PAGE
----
A historic milestone deserves a dazzling celebration. And true to tradition, the Michigan Chronicle’s 75th anniversary soiree Friday evening, Nov. 19, at the MGM Grand Detroit’s Grand Ballroom was indeed that.
Among the 800 attendees were guests emcees City Council President Charles Pugh and WWJ-TV producer and Detroit Free Press columnist Carol Cain, in addition to Sen. Debbie Stabenow and Judge Greg Mathis, among many more, and there was a performance by R&B recording star Dwele.
The event gave publisher Sam Logan a chance to reflect on the achievements of Michigan’s largest African American newspaper and the voice of the Black community over the past 75 years.
“The purpose of Black press in Detroit and the entire region is as strong as it was 75 years ago when the first Michigan Chronicle hit the press,” Logan said in an interview. “We have a moral obligation to the community. Positive begets positive. Negative begets negative. That’s why we are here.”
It is that positive perspective that sets the Chronicle apart from other media outlets.
Political leaders like Sen. Stabenow commended the role of the Chronicle: “It is extremely important to lift up and celebrate Detroit and the leaders in the African American community. The Michigan Chronicle is a much needed voice. We need another 75 years.”
The event also served as a platform to recognize key community leaders for their tireless work in bettering the diverse community of Detroit and Southeast Michigan.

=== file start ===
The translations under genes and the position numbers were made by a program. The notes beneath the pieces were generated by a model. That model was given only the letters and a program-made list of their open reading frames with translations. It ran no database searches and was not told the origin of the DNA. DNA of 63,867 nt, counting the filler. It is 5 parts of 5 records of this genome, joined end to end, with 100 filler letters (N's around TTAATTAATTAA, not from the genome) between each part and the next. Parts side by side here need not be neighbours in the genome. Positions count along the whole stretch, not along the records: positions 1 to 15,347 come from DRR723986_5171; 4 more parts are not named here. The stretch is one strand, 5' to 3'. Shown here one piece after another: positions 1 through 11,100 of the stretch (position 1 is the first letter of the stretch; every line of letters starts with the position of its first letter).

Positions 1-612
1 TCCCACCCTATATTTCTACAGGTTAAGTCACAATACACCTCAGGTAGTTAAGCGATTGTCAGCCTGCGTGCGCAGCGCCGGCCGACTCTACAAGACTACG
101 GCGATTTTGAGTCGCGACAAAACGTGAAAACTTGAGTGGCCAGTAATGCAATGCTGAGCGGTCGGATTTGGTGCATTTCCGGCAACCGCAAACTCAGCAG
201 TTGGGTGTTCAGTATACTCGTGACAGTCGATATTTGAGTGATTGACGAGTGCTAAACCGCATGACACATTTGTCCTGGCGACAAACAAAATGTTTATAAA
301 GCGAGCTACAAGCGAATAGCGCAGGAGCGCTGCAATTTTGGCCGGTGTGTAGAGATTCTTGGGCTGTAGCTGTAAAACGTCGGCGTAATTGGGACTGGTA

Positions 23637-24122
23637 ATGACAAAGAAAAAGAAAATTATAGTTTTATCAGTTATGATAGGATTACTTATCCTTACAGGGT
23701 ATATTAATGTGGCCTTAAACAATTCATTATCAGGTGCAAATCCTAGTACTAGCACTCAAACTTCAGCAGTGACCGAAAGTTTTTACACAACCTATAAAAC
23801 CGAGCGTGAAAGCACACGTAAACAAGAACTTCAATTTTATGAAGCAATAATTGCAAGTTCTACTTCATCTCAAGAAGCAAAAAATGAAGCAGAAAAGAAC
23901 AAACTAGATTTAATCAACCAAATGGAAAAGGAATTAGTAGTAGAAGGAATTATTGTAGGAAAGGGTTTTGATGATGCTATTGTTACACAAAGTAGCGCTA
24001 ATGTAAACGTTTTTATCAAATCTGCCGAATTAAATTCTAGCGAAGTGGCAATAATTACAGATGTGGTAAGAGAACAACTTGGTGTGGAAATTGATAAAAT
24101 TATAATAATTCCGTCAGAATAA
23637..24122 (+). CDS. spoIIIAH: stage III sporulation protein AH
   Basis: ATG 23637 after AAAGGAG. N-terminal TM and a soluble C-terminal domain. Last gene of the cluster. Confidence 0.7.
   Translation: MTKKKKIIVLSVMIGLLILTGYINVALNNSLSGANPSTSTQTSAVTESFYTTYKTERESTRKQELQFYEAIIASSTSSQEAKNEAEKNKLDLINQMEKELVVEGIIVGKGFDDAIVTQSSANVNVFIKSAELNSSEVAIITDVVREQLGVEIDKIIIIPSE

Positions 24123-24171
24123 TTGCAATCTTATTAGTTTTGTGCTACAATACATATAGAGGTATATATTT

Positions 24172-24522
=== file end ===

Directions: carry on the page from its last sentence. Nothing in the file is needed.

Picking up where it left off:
Among the honorees were Carol Goss, president and CEO of The Skillman Foundation, an organization on a mission to improve the quality of education and community for children in Metro Detroit.
Native Detroiter Dr. Benjamin Carson, noted physician and director of pediatric neurosurgery at Johns Hopkins Children’s Center, received the Michigan Chronicle’s Living Legend Award.
Goss accepted the Chronicle’s Newsmaker of the Year award, noting, “This is a humbling experience for me. The Michigan Chronicle was always a news source my family counted on.”
R&B star Dwele, a native Detroiter and avid reader of the Michigan Chronicle who closed out the event, said, “the Chronicle is so important. We have a paper we can turn to find out what’s really going on in the community. It’s a beautiful thing.”
The event, sponsored by Bank of America, Fifth Third Bank, St. John Providence Health Systems, Real Times Media, Strategic Staffing Solutions, Ford Motor Company and Global Automotive Alliance, was considered among the top networking events of the year.
Bank of America served as the event’s diamond sponsor, and the company’s Michigan president, Kieth Cockrell, expressed his gratitude to the paper for a job well done.
“We offer the Michigan Chronicle our sincere appreciation for staying the course and persevering through difficult times. We’re proud to partner with the Chronicle,” he said.
On stage at the event, Hiram Jackson, CEO of the Chronicle’s parent company, Real Times Media, quoted the forefathers of the Black press, Sam Cornish and John Russworm, to highlight the relevance of the Black press.
“’We wish to plead our own case,” he said. “For too long others have spoken for us, “That is a sentiment still as relevant today as it was 150 years ago with the launch of the first Black paper in history, The Freedom Journal.”